AEP President, Robert H. Bork, Jr., Speaks at Regulatory Transparency Project Event Hosted by the Federalist Society
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TRANSCRIPT OF AEP PRESIDENT, ROBERT H. BORK, JR.:
Thank you for the invitation to participate in this discussion. I am humbled to be in the company of my fellow panelists.
The title of this panel is: Competition at a Crossroads: Will the Executive Order on Competition Advance Competition, or Restrict It?
I believe that the answer is, on the whole, that it will restrict competition.
Although some suggested reforms among the 72 make sense – most notably relaxing restrictive occupational licensing – on balance the President’s XO will increase burdensome, confusing regulation on both big and small business. Let’s be clear – more redtape and control from the federal government restricts competition. Politicians and bureaucrats always seem to overlook the effect of their own actions. They are blind to Newton’s third law as it might be applied in their own realm.
Of course, I reserve my final judgment, as we all should, until we see what the agencies and departments of the federal government actually produce. I hope they take their time about it and weigh costs versus benefits – but who am I kidding.
But here are just three examples why I am prepared at this point to pass my preliminary judgment:
And, I haven’t even mentioned the infusion of social policy regulation that will be part of this effort from labor, to climate change, to equity. The agencies will have companies large and small coming to Washington for permission to run their businesses at every level.
I must note, on a point of personal privilege, based on the President’s remarks announcing the XO – that it is based on faulty facts and logic.
When President Biden announced his XO he chose to name my father and his failed “experiment” by which he meant the economic and legal analysis of his book The Antitrust Paradox and the consumer welfare standard that has repeatedly been endorsed by the courts. As measures of its failure he cited:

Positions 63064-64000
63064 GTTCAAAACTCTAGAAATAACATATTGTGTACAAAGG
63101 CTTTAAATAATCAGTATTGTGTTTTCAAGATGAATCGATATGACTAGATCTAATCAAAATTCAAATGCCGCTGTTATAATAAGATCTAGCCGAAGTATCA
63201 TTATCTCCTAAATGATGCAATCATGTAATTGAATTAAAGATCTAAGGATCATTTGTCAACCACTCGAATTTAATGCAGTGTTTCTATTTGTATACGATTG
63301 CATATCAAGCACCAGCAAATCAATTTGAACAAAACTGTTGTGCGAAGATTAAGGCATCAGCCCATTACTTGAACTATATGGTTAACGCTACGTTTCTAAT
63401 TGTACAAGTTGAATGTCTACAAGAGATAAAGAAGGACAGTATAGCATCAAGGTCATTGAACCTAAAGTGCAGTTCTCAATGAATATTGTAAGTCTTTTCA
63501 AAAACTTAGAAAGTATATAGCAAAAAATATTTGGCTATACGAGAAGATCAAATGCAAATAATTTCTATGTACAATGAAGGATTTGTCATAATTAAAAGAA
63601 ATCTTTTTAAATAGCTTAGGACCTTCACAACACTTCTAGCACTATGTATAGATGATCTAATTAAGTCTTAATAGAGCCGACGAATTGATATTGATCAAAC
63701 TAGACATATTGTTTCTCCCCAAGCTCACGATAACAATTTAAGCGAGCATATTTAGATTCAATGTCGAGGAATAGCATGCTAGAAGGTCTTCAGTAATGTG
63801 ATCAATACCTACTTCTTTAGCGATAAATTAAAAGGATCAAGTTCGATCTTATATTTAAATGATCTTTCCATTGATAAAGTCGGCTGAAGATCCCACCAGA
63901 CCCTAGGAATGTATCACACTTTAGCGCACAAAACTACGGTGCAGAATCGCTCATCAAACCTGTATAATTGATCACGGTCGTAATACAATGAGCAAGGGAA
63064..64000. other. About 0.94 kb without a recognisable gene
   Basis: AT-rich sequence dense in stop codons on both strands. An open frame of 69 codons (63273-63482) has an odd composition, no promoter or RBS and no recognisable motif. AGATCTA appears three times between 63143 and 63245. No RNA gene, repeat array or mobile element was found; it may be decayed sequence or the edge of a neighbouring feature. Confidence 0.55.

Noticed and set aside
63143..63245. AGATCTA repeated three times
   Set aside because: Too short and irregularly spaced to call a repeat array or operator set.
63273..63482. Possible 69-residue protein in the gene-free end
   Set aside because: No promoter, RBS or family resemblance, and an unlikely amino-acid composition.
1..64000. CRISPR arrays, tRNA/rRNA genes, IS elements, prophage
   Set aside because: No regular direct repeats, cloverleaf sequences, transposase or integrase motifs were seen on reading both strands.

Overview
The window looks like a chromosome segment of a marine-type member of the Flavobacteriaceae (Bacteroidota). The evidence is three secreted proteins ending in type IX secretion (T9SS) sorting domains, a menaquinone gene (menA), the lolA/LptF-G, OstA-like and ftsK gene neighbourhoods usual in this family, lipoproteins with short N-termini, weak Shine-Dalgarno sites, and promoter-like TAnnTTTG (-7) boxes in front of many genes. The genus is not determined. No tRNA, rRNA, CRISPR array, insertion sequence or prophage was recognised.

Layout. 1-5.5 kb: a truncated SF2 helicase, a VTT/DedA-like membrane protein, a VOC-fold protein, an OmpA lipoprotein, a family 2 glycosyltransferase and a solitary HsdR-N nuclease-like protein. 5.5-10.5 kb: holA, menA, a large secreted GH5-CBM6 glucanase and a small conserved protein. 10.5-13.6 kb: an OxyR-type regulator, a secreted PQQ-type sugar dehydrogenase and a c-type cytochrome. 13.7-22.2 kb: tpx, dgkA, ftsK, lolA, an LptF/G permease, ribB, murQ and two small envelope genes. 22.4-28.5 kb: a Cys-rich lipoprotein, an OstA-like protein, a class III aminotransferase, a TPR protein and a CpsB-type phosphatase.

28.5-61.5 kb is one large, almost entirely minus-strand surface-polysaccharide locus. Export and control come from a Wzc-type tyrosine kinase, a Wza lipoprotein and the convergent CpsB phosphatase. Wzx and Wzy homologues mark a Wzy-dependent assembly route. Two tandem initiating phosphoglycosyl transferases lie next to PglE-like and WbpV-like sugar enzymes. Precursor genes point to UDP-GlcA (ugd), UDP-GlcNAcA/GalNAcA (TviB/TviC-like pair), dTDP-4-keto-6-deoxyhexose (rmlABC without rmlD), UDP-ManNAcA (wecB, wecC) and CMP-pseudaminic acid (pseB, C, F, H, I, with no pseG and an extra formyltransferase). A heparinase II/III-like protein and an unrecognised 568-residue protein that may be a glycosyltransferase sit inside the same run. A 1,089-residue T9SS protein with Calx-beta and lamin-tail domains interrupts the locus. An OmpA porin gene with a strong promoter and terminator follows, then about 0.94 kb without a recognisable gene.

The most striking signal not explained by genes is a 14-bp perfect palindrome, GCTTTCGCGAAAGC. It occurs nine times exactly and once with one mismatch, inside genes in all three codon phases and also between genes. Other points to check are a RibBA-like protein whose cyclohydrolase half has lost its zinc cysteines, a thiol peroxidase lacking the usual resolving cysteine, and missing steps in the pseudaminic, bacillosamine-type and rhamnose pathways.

“Less growth, weakened investment and fewer small businesses.”
The president is simply wrong:
Instead of “less growth”, the economy almost tripled in size from 1980 to 2020 under the consumer-welfare standard. Over this time, the World Bank reports that Americans’ per capita income has nearly doubled.
Instead of weakened investment , we have enjoyed a 9.99% inflation-adjusted annual rate of return from 1980 to 2020 -- more than 2 points above returns during the prior 40 years before the consumer welfare standard.
Instead of “fewer small businesses” the overall trend under the consumer welfare standard had for decades been strong, with a 54% increase in small businesses since 1980.
So, to sum up, on the whole, the XO will lead to less competition and harm consumer through higher prices, less choice, fewer jobs, and less innovation. It is part of larger plan hatched by Elizabeth Warren, Amy Klobuchar, and their twin Rasputin’s: Tim Wu and Lina Khan.
The goal to remove the neutral principle of the CWS that is neither conservative nor liberal, Republican nor Democrat and replace it with an anti-capitalist, big is bad, woke set of laws and regulations that harken back to a time in this country where competition policy was built on subjective biases of its enforcers.
The result of all of this will be antitrust law detached from the Consumer Welfare Standard that is becomes a regulatory, statutory, and judicial Ouija board – it is apt to go anywhere and spell out anything guided by the personal preferences of the legislator, the regulator, or the judge. Such rootless jurisprudence allows judges to create new law, introducing a level of unpredictability.